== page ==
Psychological representation Of Disease In Breast Cancer

Author:Decianu Cozman Anisoara
ISSN: 2067 9211 New Trends in Psychology
Psychological Representation
of Disease in Breast Cancer
Anisoara Petruta Decianu Cozman1
Abstract: Cancer represents the second major cause of mortality worldwide, after cardiovascular disease. The
most common type of cancer that affects women is the breast cancer. This article presents a study about
different representations of cancer on diagnosed patients, nurses working on oncology and healthy family
members. Previous and actual experience influence the content and structure of representation for all of us, so
different individuals will have different psychological representation of the disease. Evaluation of
psychological representation of breast cancer was based on Illness Perceptions Questionnaire (IPQ) described
by Weinman in 1996 for all five stages of disease: identity, causes, evolution, consequences and control.
Results reveal that nurses and family member got high scores on evolution, understanding that cancer is more
like a chronic disease under treatment, but patients got low scores on evolution and control of cancer,
thinking these are dictated by faith and luck. All participants got high results about identity, the most negative
consequence is t he impact on women’s image. This article presents unique interpretation and results about
psychological differences in representation of cancer from perspective of patients, nurses and healthy persons
and can contribute to improving both medical care and psychotherapy of suffering patients.
Keywords: psychotherapy; cancer therapy; psychotraumatology; human development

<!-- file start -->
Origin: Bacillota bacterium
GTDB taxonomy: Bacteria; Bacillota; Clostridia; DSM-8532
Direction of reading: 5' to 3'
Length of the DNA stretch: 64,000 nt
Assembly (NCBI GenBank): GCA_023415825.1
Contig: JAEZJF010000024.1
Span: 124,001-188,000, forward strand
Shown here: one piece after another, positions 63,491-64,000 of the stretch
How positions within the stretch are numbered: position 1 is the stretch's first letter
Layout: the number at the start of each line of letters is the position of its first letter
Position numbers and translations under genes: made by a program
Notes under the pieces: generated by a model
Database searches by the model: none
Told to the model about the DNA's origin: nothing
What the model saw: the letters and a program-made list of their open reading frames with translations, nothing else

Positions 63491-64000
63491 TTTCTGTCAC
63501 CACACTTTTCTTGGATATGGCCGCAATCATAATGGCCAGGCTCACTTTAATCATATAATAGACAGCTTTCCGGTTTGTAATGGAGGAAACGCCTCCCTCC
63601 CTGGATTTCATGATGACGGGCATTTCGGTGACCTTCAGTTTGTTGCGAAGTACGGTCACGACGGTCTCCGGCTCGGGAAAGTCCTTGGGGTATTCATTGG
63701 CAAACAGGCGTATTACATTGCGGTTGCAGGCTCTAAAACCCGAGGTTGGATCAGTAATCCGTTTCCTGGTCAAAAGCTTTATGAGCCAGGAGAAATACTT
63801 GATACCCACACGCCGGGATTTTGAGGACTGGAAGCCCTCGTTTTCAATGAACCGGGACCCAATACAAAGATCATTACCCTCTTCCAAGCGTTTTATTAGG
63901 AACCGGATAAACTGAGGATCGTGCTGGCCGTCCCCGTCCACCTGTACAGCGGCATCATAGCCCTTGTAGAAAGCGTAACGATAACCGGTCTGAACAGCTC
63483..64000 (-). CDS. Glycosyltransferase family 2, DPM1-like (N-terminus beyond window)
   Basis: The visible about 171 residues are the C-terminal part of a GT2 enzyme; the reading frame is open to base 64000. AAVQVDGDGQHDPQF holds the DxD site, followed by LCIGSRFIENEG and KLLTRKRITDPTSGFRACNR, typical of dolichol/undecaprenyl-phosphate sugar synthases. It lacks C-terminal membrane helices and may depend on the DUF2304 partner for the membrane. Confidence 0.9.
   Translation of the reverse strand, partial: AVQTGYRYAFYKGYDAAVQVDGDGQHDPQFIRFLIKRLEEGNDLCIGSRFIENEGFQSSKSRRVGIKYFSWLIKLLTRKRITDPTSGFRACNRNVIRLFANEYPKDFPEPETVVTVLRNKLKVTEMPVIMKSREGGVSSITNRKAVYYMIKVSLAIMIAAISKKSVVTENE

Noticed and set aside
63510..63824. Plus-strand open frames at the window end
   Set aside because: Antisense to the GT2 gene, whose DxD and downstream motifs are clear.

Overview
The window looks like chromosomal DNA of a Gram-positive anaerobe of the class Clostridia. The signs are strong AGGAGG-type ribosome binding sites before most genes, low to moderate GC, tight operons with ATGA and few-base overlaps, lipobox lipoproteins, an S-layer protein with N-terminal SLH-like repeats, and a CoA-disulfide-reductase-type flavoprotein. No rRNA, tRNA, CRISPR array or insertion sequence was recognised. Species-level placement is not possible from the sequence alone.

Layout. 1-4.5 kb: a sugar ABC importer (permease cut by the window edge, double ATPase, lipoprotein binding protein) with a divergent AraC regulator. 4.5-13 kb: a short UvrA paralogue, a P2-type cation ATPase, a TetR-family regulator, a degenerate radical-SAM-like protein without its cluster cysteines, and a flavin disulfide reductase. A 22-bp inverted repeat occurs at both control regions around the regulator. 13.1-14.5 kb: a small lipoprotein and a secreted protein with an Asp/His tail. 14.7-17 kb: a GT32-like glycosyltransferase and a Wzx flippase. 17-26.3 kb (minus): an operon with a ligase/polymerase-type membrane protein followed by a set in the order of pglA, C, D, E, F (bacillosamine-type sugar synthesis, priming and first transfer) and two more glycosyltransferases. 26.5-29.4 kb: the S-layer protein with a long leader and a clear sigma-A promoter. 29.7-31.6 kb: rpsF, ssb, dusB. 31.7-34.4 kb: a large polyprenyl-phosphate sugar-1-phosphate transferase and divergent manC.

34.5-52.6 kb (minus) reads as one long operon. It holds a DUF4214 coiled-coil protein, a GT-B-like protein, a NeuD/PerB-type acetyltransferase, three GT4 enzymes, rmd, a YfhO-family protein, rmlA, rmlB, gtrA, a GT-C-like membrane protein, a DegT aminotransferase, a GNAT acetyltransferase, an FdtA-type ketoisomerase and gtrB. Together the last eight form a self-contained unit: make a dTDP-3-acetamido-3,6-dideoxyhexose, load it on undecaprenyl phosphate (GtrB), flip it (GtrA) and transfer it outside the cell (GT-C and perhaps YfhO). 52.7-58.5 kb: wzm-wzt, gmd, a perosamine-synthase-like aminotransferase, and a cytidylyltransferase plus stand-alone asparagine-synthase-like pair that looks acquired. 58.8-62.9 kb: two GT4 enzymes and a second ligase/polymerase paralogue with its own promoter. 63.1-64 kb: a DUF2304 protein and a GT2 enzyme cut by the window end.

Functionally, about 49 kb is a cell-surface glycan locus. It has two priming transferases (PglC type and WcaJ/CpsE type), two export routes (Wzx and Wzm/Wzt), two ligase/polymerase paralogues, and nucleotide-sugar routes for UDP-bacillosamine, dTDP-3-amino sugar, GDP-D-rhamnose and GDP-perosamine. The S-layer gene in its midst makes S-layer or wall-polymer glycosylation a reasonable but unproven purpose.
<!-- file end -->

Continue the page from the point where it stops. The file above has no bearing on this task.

1. Introduction
Generic term of cancer covers more than 200 affections characterized by fast grow of abnormal cells
beyond their usual boundaries that can spread to other organs and the latter process is known as
metastasizing. Changes produced by cancer are the result the action of both genetic factors and 3
categories of external agents: physical carcinogens (ultraviolet and ionizing radiation), chemical
carcinogens (asbestos from tobacco smoke, alfatoxin from contaminated food and arsenic from
drinking contaminated water) and biological carcinogens (viruses, bacteria or parasites). All these
factors are more likely to produce cancer cells as a person grows older, so age is another factor for this
disease, because human cells’ repair capacity is reduced by ageing.2
This article’s goal is to present the results of a study about differences in psychological representations
of this disease on distinct categories of populations: women patients diagnosed with breast cancer,
nurses from Oncology hospital sections and healthy women. We also tried to describe the nature of the
differences perceived for all the five dimensions followed: identity, evolution in time, causes,
consequences and control.
1Student, Danubius University Galati Faculty of Communication and International Relations, specialisation- Psychology,
Address: Galati, Romania, +0040747442016, fax no +40372361292, E-mail:
2 Ferlay, J.; Soerjomataram, I.; Ervik, M,.; Dikshit, R.; Eser, S.; Mathers, C. et al. GLOBOCAN 2012 v1.0, Cancer Incidence
and Mortality Worldwide: IARC Cancer Base No. 11-Lyon, France: International Agency for Research on Cancer; 2013.

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